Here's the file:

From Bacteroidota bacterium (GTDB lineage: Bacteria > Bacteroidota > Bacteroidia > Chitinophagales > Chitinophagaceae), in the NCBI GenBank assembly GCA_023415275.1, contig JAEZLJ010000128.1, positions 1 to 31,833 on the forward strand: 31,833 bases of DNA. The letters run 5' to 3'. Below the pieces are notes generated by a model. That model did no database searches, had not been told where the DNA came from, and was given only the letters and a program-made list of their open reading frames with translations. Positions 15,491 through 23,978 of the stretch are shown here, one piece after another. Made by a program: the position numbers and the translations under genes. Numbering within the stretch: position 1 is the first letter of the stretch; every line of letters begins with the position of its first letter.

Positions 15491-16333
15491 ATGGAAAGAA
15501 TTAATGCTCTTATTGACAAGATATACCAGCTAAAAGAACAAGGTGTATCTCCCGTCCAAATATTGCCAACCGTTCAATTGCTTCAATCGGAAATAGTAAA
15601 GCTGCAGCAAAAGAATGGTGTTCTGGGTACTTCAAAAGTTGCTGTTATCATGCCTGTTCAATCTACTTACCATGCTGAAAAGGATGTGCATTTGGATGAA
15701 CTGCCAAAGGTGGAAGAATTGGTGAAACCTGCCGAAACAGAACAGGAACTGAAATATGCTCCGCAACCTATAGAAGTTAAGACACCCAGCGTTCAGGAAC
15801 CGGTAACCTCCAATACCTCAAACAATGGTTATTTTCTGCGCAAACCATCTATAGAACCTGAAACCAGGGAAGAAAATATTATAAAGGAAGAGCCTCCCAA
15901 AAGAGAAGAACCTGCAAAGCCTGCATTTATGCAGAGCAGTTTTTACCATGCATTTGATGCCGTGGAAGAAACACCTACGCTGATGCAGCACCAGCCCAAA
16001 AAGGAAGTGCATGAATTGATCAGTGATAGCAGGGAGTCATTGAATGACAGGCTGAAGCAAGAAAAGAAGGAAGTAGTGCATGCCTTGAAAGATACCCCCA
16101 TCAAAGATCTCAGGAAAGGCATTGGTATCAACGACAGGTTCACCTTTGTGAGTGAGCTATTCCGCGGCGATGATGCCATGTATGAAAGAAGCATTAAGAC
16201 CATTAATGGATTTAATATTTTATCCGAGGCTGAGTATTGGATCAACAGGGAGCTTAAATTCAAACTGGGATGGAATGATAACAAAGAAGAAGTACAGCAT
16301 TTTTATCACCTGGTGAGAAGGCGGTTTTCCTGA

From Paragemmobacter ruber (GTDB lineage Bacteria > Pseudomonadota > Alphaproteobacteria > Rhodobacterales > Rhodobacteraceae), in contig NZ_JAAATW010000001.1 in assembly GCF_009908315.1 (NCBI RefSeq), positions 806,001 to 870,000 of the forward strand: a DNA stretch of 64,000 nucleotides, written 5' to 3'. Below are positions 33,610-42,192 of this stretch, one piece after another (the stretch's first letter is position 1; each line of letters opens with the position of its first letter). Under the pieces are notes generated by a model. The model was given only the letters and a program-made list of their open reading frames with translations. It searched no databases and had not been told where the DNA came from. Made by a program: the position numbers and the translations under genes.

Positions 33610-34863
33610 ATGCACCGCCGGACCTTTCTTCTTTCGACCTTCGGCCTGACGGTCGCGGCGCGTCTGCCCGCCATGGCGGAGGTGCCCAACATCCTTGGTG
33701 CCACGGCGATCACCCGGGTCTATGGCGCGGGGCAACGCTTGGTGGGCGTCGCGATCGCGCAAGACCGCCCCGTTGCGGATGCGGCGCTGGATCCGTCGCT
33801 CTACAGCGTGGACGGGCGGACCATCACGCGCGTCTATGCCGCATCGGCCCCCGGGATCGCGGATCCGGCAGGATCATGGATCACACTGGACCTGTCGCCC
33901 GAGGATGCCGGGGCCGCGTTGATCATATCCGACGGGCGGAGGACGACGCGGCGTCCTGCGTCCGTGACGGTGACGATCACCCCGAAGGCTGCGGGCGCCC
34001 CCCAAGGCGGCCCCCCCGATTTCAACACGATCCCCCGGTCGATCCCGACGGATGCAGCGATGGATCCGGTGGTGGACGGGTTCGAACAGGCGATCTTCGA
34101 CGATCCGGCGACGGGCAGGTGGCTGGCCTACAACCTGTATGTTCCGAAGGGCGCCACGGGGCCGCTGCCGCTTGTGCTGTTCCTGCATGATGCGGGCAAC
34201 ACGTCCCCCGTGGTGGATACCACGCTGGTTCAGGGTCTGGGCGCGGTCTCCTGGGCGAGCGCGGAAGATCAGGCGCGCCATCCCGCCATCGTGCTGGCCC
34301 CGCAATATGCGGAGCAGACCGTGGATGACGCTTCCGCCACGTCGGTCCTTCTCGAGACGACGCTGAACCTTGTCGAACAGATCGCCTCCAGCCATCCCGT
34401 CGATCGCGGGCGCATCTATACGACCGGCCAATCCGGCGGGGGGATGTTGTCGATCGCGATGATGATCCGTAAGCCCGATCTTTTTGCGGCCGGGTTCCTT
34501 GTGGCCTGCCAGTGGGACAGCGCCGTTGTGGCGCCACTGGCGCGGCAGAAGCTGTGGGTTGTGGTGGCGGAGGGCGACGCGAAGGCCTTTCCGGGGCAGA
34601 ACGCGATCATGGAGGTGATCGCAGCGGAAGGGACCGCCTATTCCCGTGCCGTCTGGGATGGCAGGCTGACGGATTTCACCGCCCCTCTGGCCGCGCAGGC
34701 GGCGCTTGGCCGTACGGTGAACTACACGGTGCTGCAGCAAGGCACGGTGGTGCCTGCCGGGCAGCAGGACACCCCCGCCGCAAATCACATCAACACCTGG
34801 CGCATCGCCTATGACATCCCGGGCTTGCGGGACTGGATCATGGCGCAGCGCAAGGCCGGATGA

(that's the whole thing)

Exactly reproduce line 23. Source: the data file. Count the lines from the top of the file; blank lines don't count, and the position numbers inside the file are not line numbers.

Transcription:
34401 CGATCGCGGGCGCATCTATACGACCGGCCAATCCGGCGGGGGGATGTTGTCGATCGCGATGATGATCCGTAAGCCCGATCTTTTTGCGGCCGGGTTCCTT